3permanent, sustainable modifications (or permanent, sustainable refinancings).The response must also be tailored to meet the different waves of the foreclosurecrisis and the different foreclosure triggers (loan resets/recasts, unemployment,negative equity, etc.).
As a result of the credit crisis, efforts to promote homeownership for lower-income and minority homebuyers have been set back considerably. Right now,credit is extremely tight, and people with lower credit scores or less cash availablefor a down payment are locked out of the market. In many cases, the people whocannot get a new mortgage loan are the very people whose credit scores wereruined by a predatory mortgage loan.
Foreclosures continue to soar, neighborhoods continue to decline, and themortgage market continues to suffer.A.
Foreclosures are at historically high levels and continue to rise.
Historically, the housing sector has led the way out of economic downturns.
Yet withone in seven homeowners behind on their mortgage or in foreclosure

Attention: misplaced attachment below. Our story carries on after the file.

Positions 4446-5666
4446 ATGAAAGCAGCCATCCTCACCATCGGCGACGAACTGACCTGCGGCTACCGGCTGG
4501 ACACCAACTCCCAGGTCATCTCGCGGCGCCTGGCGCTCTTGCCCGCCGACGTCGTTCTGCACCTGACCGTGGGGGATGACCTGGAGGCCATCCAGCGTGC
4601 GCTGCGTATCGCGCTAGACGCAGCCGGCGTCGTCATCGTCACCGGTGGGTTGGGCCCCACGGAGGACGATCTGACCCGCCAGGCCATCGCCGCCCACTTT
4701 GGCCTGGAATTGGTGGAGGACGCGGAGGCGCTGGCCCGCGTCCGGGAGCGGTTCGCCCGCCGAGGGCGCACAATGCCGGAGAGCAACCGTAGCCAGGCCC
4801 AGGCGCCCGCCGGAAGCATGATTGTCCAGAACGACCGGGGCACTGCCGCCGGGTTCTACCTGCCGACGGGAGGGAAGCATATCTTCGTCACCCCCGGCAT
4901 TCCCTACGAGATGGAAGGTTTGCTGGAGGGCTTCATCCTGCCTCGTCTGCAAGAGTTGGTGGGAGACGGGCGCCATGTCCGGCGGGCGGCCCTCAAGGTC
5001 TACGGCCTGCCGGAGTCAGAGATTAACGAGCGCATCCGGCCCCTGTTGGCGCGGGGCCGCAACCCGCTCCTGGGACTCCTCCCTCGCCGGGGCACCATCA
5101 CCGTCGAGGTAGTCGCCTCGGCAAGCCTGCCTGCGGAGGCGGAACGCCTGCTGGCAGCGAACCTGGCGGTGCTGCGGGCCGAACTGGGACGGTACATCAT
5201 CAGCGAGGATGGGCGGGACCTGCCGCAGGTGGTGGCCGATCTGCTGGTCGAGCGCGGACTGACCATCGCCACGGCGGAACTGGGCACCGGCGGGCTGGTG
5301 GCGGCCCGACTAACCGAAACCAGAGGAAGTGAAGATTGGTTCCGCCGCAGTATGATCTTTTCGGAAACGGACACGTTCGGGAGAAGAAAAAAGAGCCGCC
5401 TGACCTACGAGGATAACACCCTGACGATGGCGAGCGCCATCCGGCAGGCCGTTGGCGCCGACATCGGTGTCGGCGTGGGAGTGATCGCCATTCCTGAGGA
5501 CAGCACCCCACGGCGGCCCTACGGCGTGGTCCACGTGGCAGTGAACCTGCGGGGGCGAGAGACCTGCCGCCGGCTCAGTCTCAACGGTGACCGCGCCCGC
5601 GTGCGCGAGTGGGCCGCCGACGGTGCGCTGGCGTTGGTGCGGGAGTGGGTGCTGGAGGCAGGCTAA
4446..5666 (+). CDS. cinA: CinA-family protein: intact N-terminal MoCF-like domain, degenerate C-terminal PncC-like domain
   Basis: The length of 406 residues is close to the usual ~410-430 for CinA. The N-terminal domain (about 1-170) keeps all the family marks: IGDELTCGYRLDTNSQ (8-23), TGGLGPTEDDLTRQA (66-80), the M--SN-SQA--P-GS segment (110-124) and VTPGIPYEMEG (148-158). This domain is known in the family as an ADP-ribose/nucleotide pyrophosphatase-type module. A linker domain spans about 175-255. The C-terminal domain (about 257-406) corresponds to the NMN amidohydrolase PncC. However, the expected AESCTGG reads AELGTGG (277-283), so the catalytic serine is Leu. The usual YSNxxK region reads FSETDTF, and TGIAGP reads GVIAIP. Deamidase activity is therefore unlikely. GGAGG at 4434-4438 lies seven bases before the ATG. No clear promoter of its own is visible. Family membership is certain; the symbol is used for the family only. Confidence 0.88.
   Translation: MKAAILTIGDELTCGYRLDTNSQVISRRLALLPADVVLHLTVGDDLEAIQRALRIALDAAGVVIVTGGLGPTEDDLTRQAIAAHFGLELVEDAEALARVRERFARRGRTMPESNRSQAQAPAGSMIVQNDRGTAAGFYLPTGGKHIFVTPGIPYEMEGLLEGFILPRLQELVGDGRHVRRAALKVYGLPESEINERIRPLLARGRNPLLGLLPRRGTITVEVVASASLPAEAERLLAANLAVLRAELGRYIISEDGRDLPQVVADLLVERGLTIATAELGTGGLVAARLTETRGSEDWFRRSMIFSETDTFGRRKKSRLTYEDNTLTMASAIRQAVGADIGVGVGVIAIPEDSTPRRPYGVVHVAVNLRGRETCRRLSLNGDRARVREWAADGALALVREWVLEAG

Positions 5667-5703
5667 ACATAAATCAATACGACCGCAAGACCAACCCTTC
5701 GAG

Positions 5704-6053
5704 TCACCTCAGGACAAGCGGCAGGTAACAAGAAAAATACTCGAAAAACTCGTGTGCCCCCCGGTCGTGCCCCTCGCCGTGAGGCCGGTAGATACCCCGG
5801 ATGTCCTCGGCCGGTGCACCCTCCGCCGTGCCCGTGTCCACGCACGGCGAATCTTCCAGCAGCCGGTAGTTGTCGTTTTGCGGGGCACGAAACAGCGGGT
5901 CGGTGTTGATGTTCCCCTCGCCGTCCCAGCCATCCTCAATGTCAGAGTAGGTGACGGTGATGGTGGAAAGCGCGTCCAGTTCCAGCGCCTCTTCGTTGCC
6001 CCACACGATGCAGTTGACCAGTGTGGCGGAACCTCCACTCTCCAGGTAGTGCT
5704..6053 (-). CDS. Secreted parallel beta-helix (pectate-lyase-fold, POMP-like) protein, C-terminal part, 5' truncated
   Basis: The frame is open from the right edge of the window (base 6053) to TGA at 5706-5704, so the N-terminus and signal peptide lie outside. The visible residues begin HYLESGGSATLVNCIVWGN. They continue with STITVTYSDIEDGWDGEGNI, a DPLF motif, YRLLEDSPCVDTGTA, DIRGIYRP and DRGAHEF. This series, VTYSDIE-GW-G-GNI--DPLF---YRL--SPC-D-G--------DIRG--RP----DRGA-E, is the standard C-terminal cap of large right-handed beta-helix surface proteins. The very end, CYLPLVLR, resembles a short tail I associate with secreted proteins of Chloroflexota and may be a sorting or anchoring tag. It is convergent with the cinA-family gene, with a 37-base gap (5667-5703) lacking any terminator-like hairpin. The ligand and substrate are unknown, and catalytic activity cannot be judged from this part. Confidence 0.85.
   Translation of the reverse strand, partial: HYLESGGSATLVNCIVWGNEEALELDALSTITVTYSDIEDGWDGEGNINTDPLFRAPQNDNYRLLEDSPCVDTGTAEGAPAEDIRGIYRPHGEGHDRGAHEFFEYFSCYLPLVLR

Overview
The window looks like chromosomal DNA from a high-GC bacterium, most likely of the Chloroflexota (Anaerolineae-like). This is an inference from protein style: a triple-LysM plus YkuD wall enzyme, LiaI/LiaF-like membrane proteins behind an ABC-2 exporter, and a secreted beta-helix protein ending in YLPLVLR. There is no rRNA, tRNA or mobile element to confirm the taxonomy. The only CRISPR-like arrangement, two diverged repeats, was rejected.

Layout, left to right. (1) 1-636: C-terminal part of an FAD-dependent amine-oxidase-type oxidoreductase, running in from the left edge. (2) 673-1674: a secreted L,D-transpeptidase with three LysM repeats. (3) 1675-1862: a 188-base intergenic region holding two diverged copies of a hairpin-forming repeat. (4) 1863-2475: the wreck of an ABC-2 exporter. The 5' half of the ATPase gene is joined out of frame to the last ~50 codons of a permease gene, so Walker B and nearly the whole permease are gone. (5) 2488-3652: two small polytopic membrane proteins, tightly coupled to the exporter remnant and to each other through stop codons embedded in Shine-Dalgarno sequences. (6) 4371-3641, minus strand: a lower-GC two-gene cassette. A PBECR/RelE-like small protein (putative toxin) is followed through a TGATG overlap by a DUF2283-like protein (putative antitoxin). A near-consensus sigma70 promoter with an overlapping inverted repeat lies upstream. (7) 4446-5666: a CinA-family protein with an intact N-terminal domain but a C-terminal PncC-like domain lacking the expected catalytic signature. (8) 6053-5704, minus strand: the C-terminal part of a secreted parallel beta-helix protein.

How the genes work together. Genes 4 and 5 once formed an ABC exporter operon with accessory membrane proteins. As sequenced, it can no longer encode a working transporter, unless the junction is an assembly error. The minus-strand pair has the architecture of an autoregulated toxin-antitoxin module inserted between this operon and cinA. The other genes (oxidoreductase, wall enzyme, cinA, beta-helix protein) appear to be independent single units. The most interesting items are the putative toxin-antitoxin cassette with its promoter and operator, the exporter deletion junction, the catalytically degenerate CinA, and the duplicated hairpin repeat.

and one in fourmortgages underwater,
continued weakness in the housing sector will likely slow orderail economic recovery and hamper efforts to create jobs and reduce unemployment.According to industry analysts, the total number of foreclosures by the time this crisisabates could be anywhere between 8 and 13 million.
To break down these numbersfurther, according to statistics from the Mortgage Bankers Association, nearly
six million foreclosures
have already been initiated since 2007.
The Hope Now Alliance reportsthat approximately 2.1 million foreclosure sales have been finalized between 2007 andNovember 2009.
(In addition to the many foreclosure starts still working their waythrough the process, other foreclosure starts have not resulted in a foreclosure sale forvarious reasons: sometimes a family will pay the arrearages and reinstate their mortgage;sometimes the home will be sold short; sometimes the homeowner will give up the homein a deed-in-lieu of foreclosure transaction; and especially in recent years, sometimes thefamily will move but the bank will not finalize the foreclosure.
)Currently, approximately one in ten home loans (4.3 million) are delinquent by more than30 days but are not yet in foreclosure.
Adding these loans to the 4.5 percent of loanscurrently in foreclosure shows that an astonishing 14.5 percent of all loans (close to 6.5million) are not current. Figure 1 shows the total number of homes seriously delinquent(60+ days) and consequently at substantial risk. So far, foreclosure prevention effortshave been woefully unable to keep pace with failing mortgages (see Figure 1 and seeSection V for more analysis of foreclosure prevention efforts).